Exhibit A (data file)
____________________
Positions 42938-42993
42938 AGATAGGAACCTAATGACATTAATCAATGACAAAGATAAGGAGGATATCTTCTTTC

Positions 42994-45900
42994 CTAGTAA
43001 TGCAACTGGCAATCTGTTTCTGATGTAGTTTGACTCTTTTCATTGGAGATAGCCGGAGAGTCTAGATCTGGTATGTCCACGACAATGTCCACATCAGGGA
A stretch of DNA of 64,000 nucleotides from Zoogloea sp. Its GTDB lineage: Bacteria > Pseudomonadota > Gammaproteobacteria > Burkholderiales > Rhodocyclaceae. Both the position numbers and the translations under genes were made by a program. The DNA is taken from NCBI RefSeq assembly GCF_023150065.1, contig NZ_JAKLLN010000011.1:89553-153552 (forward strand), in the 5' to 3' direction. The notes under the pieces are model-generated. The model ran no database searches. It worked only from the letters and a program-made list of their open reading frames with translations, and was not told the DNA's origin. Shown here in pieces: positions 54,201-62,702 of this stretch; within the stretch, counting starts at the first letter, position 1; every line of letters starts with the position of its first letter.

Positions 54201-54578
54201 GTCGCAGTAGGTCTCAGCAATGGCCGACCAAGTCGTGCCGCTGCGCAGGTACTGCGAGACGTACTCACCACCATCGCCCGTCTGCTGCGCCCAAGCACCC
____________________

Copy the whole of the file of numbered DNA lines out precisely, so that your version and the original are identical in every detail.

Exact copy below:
Positions 42938-42993
42938 AGATAGGAACCTAATGACATTAATCAATGACAAAGATAAGGAGGATATCTTCTTTC

Positions 42994-45900
42994 CTAGTAA
43001 TGCAACTGGCAATCTGTTTCTGATGTAGTTTGACTCTTTTCATTGGAGATAGCCGGAGAGTCTAGATCTGGTATGTCCACGACAATGTCCACATCAGGGA
A stretch of DNA of 64,000 nucleotides from Zoogloea sp. Its GTDB lineage: Bacteria > Pseudomonadota > Gammaproteobacteria > Burkholderiales > Rhodocyclaceae. Both the position numbers and the translations under genes were made by a program. The DNA is taken from NCBI RefSeq assembly GCF_023150065.1, contig NZ_JAKLLN010000011.1:89553-153552 (forward strand), in the 5' to 3' direction. The notes under the pieces are model-generated. The model ran no database searches. It worked only from the letters and a program-made list of their open reading frames with translations, and was not told the DNA's origin. Shown here in pieces: positions 54,201-62,702 of this stretch; within the stretch, counting starts at the first letter, position 1; every line of letters starts with the position of its first letter.

Positions 54201-54578
54201 GTCGCAGTAGGTCTCAGCAATGGCCGACCAAGTCGTGCCGCTGCGCAGGTACTGCGAGACGTACTCACCACCATCGCCCGTCTGCTGCGCCCAAGCACCC